Truancy worst in Manchester
Children in Manchester are missing more lessons than anywhere else in the country, according to new government figures.
The figures show the city's secondary schools had the worst attendance out of 150 English local authorities, with more than 10 per cent of lessons being missed.
Government figures reveal more than two million hours were being missed in Manchester schools. Most of the absences were due to sickness, term-time holidays and family problems which accounted for more than six per cent of lessons missed. The rest was through truancy, which accounted for 4pc - the worst truancy rate in the country except for Hull.
Manchester has had some of the country's worst attendance figures for several years. Education officials have undertaken a series of measures to keep children in the classroom, including truancy patrols and fines for parents.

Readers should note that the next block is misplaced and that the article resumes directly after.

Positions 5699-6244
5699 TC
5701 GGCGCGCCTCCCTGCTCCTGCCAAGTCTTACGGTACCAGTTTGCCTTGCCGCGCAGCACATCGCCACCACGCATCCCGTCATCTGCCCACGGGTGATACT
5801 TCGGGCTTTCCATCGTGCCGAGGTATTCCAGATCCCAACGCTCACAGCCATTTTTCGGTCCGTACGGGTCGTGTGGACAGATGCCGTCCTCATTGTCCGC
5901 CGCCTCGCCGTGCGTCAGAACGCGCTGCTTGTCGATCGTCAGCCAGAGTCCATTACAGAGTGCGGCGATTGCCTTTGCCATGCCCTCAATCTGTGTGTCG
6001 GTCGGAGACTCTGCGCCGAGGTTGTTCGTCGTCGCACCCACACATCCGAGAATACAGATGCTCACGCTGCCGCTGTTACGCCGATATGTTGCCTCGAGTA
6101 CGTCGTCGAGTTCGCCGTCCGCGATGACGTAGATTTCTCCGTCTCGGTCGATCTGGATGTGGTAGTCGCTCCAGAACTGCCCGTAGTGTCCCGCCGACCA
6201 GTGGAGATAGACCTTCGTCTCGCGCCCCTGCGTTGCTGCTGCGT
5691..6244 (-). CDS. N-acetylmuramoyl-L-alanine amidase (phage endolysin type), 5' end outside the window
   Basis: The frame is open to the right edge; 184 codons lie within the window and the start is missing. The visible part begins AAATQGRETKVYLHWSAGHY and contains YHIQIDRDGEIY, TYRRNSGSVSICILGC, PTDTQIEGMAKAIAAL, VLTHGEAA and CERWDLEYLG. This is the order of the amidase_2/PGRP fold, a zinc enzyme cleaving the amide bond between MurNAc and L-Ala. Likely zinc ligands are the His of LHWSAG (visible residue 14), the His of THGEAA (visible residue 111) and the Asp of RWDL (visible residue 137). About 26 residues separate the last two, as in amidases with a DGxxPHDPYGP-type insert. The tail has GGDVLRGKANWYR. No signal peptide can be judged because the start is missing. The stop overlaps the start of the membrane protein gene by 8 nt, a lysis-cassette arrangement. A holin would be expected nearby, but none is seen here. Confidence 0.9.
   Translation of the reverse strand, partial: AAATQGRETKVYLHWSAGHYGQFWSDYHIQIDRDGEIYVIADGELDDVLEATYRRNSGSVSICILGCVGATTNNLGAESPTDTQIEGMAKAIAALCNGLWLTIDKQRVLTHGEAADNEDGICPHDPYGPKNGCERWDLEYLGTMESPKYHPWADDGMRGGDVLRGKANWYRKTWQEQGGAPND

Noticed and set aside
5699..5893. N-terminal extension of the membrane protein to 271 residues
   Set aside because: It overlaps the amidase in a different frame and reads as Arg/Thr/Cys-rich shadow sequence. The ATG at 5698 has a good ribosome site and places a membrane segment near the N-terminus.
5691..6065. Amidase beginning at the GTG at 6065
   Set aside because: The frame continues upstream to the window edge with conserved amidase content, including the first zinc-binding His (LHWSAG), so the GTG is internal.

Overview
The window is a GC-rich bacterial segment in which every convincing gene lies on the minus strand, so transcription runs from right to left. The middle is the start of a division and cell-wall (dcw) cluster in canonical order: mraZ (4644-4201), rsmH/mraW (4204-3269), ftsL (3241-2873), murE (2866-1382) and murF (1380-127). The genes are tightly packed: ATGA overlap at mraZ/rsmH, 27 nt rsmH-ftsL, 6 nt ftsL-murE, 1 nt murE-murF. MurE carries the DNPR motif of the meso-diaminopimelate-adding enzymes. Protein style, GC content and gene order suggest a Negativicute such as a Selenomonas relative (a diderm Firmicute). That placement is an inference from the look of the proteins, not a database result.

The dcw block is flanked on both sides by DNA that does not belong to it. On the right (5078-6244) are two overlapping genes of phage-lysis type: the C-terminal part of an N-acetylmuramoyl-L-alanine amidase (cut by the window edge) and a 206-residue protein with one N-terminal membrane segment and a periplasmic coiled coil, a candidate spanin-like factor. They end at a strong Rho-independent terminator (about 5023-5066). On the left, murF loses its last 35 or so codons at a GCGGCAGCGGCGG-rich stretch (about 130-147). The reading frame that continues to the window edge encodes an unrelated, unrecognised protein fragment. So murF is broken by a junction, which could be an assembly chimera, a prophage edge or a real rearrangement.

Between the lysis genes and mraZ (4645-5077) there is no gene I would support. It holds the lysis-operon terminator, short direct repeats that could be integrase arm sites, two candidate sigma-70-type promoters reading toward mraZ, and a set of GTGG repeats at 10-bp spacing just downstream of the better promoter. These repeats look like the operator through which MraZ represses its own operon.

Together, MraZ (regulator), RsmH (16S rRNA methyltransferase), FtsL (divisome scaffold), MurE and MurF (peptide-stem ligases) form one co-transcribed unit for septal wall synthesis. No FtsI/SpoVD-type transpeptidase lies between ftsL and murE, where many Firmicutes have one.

However, overall attendance has improved slightly - with this year's absence rate at 10.3%, compared to 10.5% of time last year.
The figures, which are taken from a census of every school in the country, also showed that 2,570 (11%) of Manchester's 23,130 secondary pupils were classed as persistently absent, missing more than a fifth of all lessons last year.
Figures for primary school attendance were also poor. Manchester's primary schools had the sixth worst overall attendance in the country. The worst primary schools were in Nottingham.
A total of 6.5% of time was lost because of absence and 1,250 out of 31,420 primary pupils were classed as persistent absentees.
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